Hebe’s first 100 years will be the focus of this month’s Warren County Genealogical Association meeting. An exhibit to her will feature more than 100 photos on display in various sizes.
“There will be a section of historical images of the fountain along with recent photos which I made in 2014 and 2015,” said Chris Keathley, artist and historian.
The exhibit will be on display at Warren County Administration Building on May 23 from 1-4 p.m., which is the regular meeting of the Warren County Genealogical Association. At 2 p.m., Rachel Killebrew will speak on the restoration of the fountain.
“The public is welcome to attend the meeting or to just view the showing,” said Keathley. “Rachel is filled with information on the fountain and was instrumental in getting the fountain restored.”
None of the photos will be on sale. However, Keathley has made two different unframed 8x10 Davis Memorial Fountain Centennial prints which will be sold with the WCGA to receive 100 percent of the proceeds. The prints are $12 each.
Keathley says one of the prints features a reflection of Hebe, also called the Davis Memorial Fountain, with the First Methodist Church steeple in the background, while the other print features the Davis Memorial Fountain with the Park Theater in the background and honors both the fountain and the Park Theater’s restoration and reopening.
Hebe was given to the city for its Court Square park by Laura Davis Worley, who made the gift as a memorial to her parents after Mary Cunningham suggested a fountain would be ideal as a water source for birds.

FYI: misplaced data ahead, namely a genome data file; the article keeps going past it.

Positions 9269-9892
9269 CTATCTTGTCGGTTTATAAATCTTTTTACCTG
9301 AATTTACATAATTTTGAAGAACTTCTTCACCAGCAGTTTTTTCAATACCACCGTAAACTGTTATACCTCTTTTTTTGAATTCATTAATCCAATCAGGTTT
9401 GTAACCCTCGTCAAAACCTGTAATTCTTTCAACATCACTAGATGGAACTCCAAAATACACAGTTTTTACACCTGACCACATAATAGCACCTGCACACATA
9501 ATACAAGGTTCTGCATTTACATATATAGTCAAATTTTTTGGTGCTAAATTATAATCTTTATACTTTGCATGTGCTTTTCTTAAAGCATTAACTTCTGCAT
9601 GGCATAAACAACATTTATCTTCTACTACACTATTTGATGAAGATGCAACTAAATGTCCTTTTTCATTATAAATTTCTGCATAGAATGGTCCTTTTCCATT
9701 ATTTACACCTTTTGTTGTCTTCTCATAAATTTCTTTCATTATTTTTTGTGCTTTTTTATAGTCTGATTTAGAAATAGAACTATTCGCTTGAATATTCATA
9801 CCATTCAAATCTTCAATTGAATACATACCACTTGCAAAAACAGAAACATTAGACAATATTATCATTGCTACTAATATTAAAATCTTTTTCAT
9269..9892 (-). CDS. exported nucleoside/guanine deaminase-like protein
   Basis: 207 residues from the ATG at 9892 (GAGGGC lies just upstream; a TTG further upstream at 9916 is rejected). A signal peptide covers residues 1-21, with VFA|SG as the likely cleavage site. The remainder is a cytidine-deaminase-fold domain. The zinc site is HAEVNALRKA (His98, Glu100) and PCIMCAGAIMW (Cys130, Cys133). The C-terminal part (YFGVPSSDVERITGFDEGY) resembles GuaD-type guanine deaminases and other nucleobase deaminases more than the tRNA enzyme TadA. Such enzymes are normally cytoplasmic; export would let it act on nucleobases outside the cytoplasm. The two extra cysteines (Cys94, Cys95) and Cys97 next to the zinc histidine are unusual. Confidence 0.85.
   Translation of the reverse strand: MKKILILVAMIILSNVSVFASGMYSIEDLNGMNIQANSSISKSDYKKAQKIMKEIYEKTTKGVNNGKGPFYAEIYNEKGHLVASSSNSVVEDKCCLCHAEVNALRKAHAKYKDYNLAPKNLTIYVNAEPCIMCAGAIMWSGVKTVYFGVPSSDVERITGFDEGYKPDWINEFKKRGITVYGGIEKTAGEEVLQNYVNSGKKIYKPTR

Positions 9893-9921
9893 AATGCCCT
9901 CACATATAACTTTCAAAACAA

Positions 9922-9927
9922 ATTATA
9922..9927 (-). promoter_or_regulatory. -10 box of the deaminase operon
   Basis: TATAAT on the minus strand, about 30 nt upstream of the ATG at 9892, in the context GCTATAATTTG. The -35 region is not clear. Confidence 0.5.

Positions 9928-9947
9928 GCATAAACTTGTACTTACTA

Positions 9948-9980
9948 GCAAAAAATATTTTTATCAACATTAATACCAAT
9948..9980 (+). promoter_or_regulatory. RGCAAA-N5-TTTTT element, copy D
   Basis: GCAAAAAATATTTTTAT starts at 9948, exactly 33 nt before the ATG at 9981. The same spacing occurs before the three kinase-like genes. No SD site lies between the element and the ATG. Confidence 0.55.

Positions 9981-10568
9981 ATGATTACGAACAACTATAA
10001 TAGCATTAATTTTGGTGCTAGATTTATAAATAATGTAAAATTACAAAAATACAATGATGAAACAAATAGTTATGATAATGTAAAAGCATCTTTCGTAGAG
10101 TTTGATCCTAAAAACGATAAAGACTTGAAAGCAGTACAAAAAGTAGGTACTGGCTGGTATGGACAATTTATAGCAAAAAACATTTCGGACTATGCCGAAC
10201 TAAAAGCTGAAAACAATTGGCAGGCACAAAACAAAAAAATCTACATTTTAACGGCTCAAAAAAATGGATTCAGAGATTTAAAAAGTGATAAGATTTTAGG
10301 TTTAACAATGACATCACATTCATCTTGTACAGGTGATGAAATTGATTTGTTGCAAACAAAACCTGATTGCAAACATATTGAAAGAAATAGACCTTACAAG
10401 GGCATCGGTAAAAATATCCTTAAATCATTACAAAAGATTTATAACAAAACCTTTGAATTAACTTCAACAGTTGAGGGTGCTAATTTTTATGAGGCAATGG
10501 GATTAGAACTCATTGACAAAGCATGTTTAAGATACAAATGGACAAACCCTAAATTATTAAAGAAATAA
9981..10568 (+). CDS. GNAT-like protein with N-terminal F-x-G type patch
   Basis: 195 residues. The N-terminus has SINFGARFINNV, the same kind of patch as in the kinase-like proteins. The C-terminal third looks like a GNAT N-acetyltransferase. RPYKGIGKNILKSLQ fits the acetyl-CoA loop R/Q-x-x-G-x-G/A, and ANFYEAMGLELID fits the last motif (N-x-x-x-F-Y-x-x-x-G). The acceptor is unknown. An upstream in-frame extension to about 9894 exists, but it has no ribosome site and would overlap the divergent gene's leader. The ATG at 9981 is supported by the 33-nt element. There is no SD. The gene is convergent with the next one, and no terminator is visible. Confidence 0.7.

Wishing to give a fountain that would be artistic and beautiful as well as useful, the statue of Thorwaldsen’s Hebe was chosen.
In Greek mythology, Hebe was the Goddess of Youth and the fair daughter of Jupiter and Juno and was originally the cup bearer to the gods, but was superseded by Ganymede. Then she was employed to harness her mother’s peacocks. She married Hercules.
Worley stated, “As I give this fountain to commemorate incidents of unselfish devotion in the lives of my parents, I am glad it is Thorwaldsen’s beautiful Hebe who stands above their names.”
The association is also offering a lasting landmark keepsake in Hebe’s honor. The keepsakes can be purchased at Southern Museum & Galleries of Photography, Cultures & History. The museum is located at 210 East Main Street in historic downtown McMinnville.
Free Centennial Keepsake Booklets will be available at the Hebe exhibit.